By Charles Hallman
When Rena Moran was elected last November to the Minnesota State House of Representatives, she became only the second Black woman to serve in the Minnesota Legislature. She joins second-term state lawmakers Jeff Hayden and Bobby Champion, along with first-term State Senator John Harrington, as one-fourth of an historical Minnesota “Black caucus.”
Rep. Moran is one of three new DFL House members and one of 11 women elected last fall. She represents District 65A, which is located in St. Paul’s Midway area.
“My district is highly diverse,” she said in an interview with the MSR shortly after she took office earlier this month. “[It] is a district of people who want the opportunity to be supportive of their kids, and [who are] working toward having a safe community.”
Her experience as a parent leader coordinator and community organizer has helped prepare her for her new career as a legislator, Moran believes. “I have been doing a lot of community organizing around issues that are impacting our community, including the [Central Corridor] light rail and the impact it can have on residents, homeowners and businesses,” she explained. “As a community organizer, I just see the work that I have done so much entails what a legislator could do and should do.”
In her State Office Building office, located across the street from the State Capitol, Moran said, “I have not yet felt overwhelmed.” Behind her small office desk, which as yet isn’t cluttered with legislative paperwork, sit prominent family photos — Moran is married and a mother of seven children.
Each office wall is adored with selected artwork. “All the artwork here comes from the community,” she said, adding that each piece was loaned to her. “It is a way of bringing the community here to the Capitol.”
Since the Republicans now control the Minnesota House, their leaders reduced the number of committees, divisions and subdivisions from last year’s 36, when the Democrats had the majority, to 24 this year.
Moran is a member of three committees: Education Reform, Health and Human Services Reform, and Public Safety and Crime Prevention Policy and Finance. Being a member of these committees fits nicely with Moran’s overall legislative goal, she said: “I am a very strong advocate for strengthening families. I am a strong advocate for [crime] prevention.”
She also wants the various issues that her constituents told her were important to them during her campaign to be heard and addressed. “I knocked on thousands of doors, and regardless of the door I knocked on, the color of the skin or the age [of the person], everyone said, ‘We need jobs. We need to bring jobs into our community and our state,” the state representative recalled.
Her constituents also “want a strong educational system so that every child is graduating and is successful in school and in life. We all want safe communities, but we want safe communities not at [the cost of] having our young men incarcerated in such large numbers. Part of having safe communities to me is how we keep our libraries and parks open, how we create jobs for our young people.”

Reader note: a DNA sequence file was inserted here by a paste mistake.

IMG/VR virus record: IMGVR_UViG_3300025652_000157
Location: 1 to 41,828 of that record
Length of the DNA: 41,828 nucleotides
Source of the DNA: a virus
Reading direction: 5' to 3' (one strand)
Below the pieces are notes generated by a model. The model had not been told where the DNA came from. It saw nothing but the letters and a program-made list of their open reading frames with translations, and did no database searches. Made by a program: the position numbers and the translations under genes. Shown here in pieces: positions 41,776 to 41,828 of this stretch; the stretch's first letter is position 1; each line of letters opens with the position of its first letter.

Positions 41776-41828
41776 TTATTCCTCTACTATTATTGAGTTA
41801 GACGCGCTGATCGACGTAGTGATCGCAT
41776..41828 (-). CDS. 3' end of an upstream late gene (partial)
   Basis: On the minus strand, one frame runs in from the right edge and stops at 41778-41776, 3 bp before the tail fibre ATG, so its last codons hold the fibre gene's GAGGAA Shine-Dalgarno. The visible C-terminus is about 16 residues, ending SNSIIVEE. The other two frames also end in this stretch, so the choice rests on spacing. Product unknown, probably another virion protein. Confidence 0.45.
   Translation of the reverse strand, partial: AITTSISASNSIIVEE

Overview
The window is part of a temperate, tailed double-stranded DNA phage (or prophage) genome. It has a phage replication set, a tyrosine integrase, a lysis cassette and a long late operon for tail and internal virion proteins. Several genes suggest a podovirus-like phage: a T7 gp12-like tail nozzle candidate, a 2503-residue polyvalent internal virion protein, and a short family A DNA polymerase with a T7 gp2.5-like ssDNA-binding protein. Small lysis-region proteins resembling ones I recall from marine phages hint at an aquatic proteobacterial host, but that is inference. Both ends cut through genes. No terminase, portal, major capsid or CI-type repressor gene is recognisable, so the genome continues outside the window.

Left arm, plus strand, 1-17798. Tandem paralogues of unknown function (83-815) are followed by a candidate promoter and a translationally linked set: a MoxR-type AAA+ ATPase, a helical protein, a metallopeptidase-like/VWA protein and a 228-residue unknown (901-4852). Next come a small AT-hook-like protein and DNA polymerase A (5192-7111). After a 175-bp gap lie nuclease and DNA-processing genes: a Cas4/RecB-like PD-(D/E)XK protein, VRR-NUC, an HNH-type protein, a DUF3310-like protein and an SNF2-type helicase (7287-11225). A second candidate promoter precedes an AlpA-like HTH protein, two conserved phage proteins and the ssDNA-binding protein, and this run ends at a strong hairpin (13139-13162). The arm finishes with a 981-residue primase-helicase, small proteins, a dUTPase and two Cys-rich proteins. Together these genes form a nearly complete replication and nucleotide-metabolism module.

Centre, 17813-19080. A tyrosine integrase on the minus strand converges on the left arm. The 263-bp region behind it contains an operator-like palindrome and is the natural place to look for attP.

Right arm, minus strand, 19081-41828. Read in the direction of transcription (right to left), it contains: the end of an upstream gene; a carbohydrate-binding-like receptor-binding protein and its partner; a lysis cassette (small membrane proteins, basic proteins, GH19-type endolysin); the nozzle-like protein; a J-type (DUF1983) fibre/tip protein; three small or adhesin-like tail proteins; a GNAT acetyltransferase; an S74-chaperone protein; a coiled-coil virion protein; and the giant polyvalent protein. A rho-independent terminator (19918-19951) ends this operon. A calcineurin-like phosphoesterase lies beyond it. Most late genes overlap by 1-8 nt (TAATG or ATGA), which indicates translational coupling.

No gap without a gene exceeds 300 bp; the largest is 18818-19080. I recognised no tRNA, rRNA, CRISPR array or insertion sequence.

And despite the state legislature’s number-one priority of solving the state’s $6.2 billion budget deficit, Moran said, “I think there are alternative ways to do that and be able to save money and still support families. We just have to do it in a new and different way, and [we] have to be more innovators. We have to look at how we can best utilize the resources that we have that are going to continue to support families. I am hopeful that we can do that.”
Although she’s yet to feel overwhelmed, Moran admitted that the experience thus far has been breathtaking. “There was nothing more rewarding than to have [her children] sitting on the floor with me on the day of the swearing-in,” which took place January 4.
Her 17-year-old daughter constantly asked questions about what was happening, which her mother opined “would never have happened if I hadn’t run [for office]. It has been really fulfilling to not only see my family but many of their friends become part of this process, [especially] participating in the primary.”
Nonetheless, her family is still adjusting “to what this means or looks like,” she admitted. “I could not have done this — could not have run or put so much energy in this — without their support.”
Moran also said that her successful election campaign proved to her that Blacks and other people of color should fully understand the importance of being involved in the political process from start to finish, no matter the final outcome. “I thought it would be a great opportunity to get our whole community and people involved in that whole process, what it’s looks like and what that means; why it is important for us to participate, not only in the general election, but [also in] the primary.”
As the only female member of the otherwise male “Black caucus,” Moran said, “Jeff [Hayden] and Bobby Joe [Champion] have been hugely supportive, informative, and very engaging in helping me through this process. We all came together and said what committees we are looking to represent and join, so that we can really spread ourselves out and really be a voice for many different committees, and not find ourselves all sitting on the same committee.”
Barely a month into this year’s legislative session, Moran realizes that “There is much to learn sitting on this side of the desk. I am still excited, and still looking forward to the challenges.
“It is not just about me, but about us.”
Charles Hallman welcomes reader responses to firstname.lastname@example.org.